I don’t get a chance to build everything, or even work every weekend, but I learn something every Wednesday. Sure looking forward to this. I can see a set of kitchen chairs in there already. Thanks!

  14. ekutan on 7 August 2014 at 1:33 pm

    Hi Paul,

    This is a wanderful design!

    Any recommendation for building a chair based on this design?
    Many thanks

    • benriniker on 24 August 2019 at 4:49 pm

      @ekutan I was looking for the same thing. It has really helped me to see different approaches. The Lost Art Press staked chair would be a good starting point. Add in the design elements from this project and it may be what you are looking for. I don’t think would qualify as shaker but, it may be what you are looking for.

  15. Steve Follis on 10 August 2014 at 11:49 pm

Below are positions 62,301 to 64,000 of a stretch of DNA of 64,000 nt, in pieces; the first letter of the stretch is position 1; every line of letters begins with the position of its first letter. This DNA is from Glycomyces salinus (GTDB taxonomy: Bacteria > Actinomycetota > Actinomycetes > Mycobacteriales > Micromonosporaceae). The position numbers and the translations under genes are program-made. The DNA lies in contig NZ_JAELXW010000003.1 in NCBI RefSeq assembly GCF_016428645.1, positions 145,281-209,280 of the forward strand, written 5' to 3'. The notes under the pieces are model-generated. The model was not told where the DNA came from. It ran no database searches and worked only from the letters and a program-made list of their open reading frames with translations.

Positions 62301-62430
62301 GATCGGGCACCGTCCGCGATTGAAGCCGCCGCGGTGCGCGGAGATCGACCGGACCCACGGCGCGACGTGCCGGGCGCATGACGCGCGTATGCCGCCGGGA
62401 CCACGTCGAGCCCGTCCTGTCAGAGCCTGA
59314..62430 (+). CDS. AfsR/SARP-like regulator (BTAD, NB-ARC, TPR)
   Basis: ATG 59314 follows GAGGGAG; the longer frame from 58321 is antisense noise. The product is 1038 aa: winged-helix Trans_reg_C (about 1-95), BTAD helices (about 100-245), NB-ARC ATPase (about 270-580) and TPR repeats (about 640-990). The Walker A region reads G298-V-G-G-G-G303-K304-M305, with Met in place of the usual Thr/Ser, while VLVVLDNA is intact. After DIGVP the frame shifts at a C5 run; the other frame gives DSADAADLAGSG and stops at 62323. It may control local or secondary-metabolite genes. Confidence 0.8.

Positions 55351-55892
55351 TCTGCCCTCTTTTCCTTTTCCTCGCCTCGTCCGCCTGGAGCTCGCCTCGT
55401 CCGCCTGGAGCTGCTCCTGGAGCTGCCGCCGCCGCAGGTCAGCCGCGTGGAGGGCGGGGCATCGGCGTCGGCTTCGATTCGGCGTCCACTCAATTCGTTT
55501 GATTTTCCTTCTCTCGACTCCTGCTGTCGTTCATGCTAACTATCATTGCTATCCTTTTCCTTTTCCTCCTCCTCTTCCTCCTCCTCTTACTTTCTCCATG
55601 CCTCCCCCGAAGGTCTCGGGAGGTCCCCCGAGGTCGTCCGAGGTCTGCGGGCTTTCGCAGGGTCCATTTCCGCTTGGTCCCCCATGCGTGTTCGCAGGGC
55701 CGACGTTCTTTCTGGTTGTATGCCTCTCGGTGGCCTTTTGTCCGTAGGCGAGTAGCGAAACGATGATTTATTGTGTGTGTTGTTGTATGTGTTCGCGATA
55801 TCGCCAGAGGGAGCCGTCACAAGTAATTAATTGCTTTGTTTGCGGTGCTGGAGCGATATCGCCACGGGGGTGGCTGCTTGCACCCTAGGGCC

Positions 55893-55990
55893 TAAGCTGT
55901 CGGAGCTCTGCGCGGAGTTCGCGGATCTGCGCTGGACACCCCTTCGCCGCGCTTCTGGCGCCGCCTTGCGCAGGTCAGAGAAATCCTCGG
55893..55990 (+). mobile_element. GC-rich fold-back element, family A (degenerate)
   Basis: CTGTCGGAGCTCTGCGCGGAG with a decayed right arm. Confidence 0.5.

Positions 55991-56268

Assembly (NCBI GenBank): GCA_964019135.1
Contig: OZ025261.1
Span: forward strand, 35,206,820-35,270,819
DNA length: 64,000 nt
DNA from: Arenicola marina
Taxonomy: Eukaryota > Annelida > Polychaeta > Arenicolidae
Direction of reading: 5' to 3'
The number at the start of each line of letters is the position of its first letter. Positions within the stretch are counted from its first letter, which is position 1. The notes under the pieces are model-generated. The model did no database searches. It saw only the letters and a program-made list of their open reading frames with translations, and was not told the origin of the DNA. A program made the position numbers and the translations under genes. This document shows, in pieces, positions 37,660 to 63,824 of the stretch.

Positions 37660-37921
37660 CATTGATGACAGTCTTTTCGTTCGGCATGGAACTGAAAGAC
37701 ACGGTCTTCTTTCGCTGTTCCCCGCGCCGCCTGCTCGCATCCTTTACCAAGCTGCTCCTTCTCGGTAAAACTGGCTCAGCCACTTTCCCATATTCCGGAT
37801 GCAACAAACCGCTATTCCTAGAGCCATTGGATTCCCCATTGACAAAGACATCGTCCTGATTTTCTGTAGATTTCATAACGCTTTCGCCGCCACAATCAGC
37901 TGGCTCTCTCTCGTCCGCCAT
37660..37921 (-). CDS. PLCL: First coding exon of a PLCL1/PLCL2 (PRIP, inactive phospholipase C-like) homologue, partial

I’m excited about this one!

  16. claudisimo on 7 September 2017 at 7:15 am

    What wood is that red one used there??? It looks beautifull. Is it stained or is that it’s natural color?

  17. Giorgio Colombo on 15 May 2018 at 7:59 am

    Hello, are the dimensionsof all’ the components written or told somewhere by Paul ? I do not seem to have seen or heard them. I would not want that my English, I am Italian, made me miss something.

    • harry wheeler on 15 May 2018 at 9:24 am

      If you look just below the Project Info video, you will find a link to download the cut list and drawing.